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Lone Ranger And Tonto Fistfight In Heaven
 

Lone Ranger And Tonto Fistfight In Heaven (Paperback, New edition)

By Alexie, Sherman

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Weaves characters, themes and language in 22 linked stories that evoke the complex density of life in and around the Spokane Indian Reservation. The author is one of Granta's 20 Best Young American Writers.

ISBN 9780749386696
Barcode 9780749386696
Published 7 November 1997 by Vintage
Format Paperback, New edition
Alternate Format(s) View All (1 other possible title(s) available)
Availability
Internationally sourced; usually ships 2-3 weeks

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Full details for this title

ISBN-13 9780749386696
ISBN-10 074938669X
Stock Available
Status Internationally sourced; usually ships 2-3 weeks
Publisher Vintage
Imprint Vintage
Publication Date 7 November 1997
International Publication Date 11 September 1997
Publication Country United Kingdom United Kingdom
Format Paperback, New edition
Edition New edition
Author(s) By Alexie, Sherman
Category Fiction
Modern Fiction
Short Stories
Number of Pages 240
Dimensions Width: 129mm
Height: 198mm
Spine: 15mm
Weight 170g
Interest Age General Audience
Reading Age General Audience
Library of Congress Indian reservations, Fiction, Indians of North America, Social life and customs
NBS Text Short Stories & Fiction Anthologies
ONIX Text General/trade
Dewey Code 813.54
Catalogue Code 93098

Description of this Book

Ball games, cars, and romances: the icons and battlefields of modern life. In twenty-two linked stories, with infinite humour and pathos, Sherman Alexie explores some of the major issues of our time: the pull between the urban and the rural, the future and the past; the trials and tribulations of young adulthood; the comlex density of daily life. A modern mythmaker with a sharp eye for irony, Sherman Alexie's focus is an American Indian reservation, but his playground is the world.

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Awards, Reviews & Star Ratings

NZ Review So wide-ranging, dexterous and consistently capable of raising your neck hair that it enters at once into our ideas of who we are and who we might be New York Times Book Review I laughed and laughed and couldn't stop reading... Sherman Alexie is simply one of the best new writers we have -- Leslie Marmon Silko Poetic and unremittingly honest ... The Lone Ranger and Tonto Fistfight in Heaven is for the American Indian what Richard Wright's Native Son was for the black American in 1940. The Chicago Tribune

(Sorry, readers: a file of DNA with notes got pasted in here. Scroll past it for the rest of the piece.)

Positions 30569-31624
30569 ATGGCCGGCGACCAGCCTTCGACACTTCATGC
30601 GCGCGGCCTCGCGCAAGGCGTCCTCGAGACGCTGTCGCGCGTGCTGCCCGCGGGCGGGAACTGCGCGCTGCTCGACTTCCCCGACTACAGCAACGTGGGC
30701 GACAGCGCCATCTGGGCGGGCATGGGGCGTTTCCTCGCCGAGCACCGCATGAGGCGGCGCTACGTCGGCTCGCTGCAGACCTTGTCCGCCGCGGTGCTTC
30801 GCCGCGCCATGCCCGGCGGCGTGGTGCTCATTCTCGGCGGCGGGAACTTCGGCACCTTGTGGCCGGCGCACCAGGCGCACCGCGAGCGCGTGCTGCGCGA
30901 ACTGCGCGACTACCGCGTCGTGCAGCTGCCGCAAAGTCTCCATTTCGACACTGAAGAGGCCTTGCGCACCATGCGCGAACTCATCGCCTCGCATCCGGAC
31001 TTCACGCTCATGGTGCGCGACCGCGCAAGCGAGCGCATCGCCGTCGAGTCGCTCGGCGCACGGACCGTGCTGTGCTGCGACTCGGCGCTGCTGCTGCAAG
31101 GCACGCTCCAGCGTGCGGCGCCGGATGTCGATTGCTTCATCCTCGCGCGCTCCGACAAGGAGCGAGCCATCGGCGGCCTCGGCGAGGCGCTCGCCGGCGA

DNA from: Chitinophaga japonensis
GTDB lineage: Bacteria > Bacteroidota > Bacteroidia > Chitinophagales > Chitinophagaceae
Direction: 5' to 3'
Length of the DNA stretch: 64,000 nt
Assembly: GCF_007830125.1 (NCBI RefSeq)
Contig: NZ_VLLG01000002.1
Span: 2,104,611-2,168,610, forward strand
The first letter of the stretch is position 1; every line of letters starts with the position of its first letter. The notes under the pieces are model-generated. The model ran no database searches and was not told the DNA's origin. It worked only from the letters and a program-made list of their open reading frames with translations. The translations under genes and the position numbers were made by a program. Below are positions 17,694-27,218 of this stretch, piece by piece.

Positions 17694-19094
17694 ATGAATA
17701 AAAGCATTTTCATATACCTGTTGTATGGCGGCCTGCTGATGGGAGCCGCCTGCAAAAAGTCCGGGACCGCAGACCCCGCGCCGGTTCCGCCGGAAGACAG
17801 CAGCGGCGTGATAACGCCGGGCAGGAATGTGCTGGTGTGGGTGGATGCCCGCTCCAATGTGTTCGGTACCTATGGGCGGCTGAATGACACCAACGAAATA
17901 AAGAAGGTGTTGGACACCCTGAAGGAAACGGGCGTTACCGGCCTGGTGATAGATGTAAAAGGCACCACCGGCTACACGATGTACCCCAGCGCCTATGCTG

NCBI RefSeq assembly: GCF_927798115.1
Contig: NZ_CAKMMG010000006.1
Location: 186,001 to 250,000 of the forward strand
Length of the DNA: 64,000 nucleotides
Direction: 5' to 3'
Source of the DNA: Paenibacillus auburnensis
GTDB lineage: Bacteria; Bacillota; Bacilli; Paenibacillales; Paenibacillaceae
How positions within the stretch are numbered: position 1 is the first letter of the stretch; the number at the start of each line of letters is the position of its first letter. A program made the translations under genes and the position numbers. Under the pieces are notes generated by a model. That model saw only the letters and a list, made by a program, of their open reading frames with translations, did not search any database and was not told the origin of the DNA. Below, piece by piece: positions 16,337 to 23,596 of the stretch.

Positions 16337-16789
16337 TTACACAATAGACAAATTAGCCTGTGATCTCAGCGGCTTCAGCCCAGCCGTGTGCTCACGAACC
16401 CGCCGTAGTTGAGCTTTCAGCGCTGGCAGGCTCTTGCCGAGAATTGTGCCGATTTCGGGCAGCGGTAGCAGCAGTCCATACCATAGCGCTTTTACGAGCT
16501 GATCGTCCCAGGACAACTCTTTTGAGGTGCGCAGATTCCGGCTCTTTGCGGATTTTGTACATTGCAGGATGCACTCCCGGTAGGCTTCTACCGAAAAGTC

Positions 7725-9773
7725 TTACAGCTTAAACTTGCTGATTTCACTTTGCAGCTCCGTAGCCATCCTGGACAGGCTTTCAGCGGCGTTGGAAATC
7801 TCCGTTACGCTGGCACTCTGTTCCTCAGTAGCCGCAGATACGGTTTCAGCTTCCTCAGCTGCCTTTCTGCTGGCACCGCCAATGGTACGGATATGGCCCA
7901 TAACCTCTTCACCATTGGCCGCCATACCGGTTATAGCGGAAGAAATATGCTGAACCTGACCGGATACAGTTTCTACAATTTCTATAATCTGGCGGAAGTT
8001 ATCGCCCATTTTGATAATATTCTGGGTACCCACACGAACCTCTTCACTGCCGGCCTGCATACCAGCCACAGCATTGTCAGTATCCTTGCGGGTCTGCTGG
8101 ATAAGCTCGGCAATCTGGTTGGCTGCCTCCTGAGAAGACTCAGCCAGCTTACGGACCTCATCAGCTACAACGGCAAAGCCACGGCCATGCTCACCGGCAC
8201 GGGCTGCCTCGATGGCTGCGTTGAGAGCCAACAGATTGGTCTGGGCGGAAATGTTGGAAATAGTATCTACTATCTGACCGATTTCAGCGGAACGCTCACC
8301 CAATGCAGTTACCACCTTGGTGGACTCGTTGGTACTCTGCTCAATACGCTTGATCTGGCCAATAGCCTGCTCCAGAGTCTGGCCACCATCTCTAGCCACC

US Review With wrenching pain and wry humor, the talented Alexie, a Spokane/Coeur d'Alene Indian - and previously a small-press author (The Business of Fancydancing, a collection of poetry and prose - not reviewed - etc.) - presents contemporary life on the Spokane Indian Reservation through 22 linked stories. Here, people treat each other (and life) with amused tolerance - although anger can easily erupt in this environment of endemic alcoholism and despair. The history of defeat is ever-present; every attempt to hold onto cultural tradition aches with poignancy: Thomas-Builds-the-Fire is the storyteller everyone mocks and no one listens to; Aunt Nezzy, who sews a traditional full-length beaded dress that turns out to be too heavy to wear, believes that the woman who can carry the weight of this dress on her back...will save us all. Meanwhile, young men dream of escape - going to college, being a basketball star - but failure seems preordained. These tales, though sad and at times plain-spokenly didactic, are often lyrically beautiful and almost always very funny. Chapters focus on and are narrated by several different characters, but voices and perspectives often become somewhat indistinguishable - confusing until you stop worrying about who is speaking and choose to listen to the voice of the book itself and enter into its particular sensibility. Irony, grim humor, and forgiveness help characters transcend pain, anger and loss while the same qualities make it possible to read Alexie's fiction without succumbing to hopelessness. Forgiveness seems to be the last moral/ethical value left standing: the ability both to judge and to love gives the book its searing yet affectionate honesty. (Kirkus Reviews)

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Author's Bio

Sherman Alexie, a Spokane/Coeur d'Alene Indian, is the author of several books of poetry, including I Would Steal Horses, Old Shirts & New Skins, First Indian on the Moon and The Summer of Black Widows, and a volume of poetry and prose called The Business of Fancydancing.

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